What Is Dry Needling?
Dry needling is a treatment provided by a trained professional that uses a thin filiform needle (acupuncture needle) to penetrate the skin and stimulate underlying myofascial trigger points, muscles, and connective tissues.
How Does Dry Needling Help?
The purpose of dry needling is to help manage the pain and improve movement impairments such as muscle tightness or muscle spasm.
The practitioner inserts the thin needle into a trigger point, which is a hard or knotted muscle, helping to release the knot and relieve any muscle pain or spasms. The needle stays in the skin for a short time, the practitioner determines how long. They may insert and remove the needle or they may poke it around a little before removing it to further stimulate the muscle.
After treatment, you may feel less pain, or better range of motion.
What Are the Risks?
Your practitioner should explain the risk factors to you, which include:
- Muscle soreness
What Conditions Can I Do Dry Needling?
Anyone can benefit from dry needling.
Certain ailments that are most commonly treated with dry needling include:
- Muscular tension/stiffness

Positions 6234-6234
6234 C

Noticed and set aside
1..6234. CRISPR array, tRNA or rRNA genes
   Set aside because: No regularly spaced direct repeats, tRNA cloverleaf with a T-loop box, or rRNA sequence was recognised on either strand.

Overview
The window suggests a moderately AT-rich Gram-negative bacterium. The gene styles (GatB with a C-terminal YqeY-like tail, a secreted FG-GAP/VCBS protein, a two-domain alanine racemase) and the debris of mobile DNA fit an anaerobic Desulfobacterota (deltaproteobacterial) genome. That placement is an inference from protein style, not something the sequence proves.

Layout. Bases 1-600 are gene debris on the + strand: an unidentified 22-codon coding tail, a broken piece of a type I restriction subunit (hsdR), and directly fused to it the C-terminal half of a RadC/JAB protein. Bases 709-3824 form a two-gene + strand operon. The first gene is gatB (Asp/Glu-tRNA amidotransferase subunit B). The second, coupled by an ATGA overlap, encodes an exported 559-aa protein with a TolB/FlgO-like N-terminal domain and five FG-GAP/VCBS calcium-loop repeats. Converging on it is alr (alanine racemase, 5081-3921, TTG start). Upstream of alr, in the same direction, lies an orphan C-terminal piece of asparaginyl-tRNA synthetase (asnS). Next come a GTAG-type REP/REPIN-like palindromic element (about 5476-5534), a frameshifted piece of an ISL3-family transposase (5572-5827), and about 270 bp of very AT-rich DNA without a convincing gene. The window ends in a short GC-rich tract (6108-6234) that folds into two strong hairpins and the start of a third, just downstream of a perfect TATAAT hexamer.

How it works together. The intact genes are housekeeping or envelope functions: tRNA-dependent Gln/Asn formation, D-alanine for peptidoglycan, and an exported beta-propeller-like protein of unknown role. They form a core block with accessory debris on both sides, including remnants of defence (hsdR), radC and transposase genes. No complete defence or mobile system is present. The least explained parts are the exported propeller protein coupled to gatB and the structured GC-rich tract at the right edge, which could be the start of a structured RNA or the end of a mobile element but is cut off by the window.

- Muscular or joint pain
- Muscular injury (strain, sprain, or tear)
- Restricted joint range of motion
- Muscle cramps
- Pelvic pain
- Migraine and tension-type headaches, jaw problems, as well as spinal and disc problems.
What Can a Person Expect After the Treatment?
It’s very common and normal for the area needled to feel sore, bruise, tender and tight for one to three days. This muscle soreness feels much like that of a bruise or DOMS (delayed onset of muscle soreness) that you get after working out.
Expectations following dry needling depend on the purpose of the treatment. If you’re working on muscle flexibility, you should expect improved range of motion. If you’re working on pain, you should expect decreased pain.
How Often Should a Person Get the Treatment?
Dry needling doesn’t have a restriction as far as frequency. However, recommended full recovery from side effects such as soreness before having a follow-up dry needling session. It’s beneficial to understand the effects of dry needling on yourself prior to a second session, to know how much intensity should be used on the next session.
Contraindication of Dry Needling
Dry needling also should be avoided in patients under the following conditions:
- Patient who needle-fobia.
- Patient who does not give any consent to needle because of fear or disbelief.
- Over lymphedema area: may increase risk of infection
- Allergies to metal.
- Unsuitable patients under certain conditions.
What Should Be Adviced to Reduce Soreness Post-Needled?
- Drink lots of plain water
- Stretches your muscles often
- Continue normal physical activity
- Lightly massage the area
- Use ice for soreness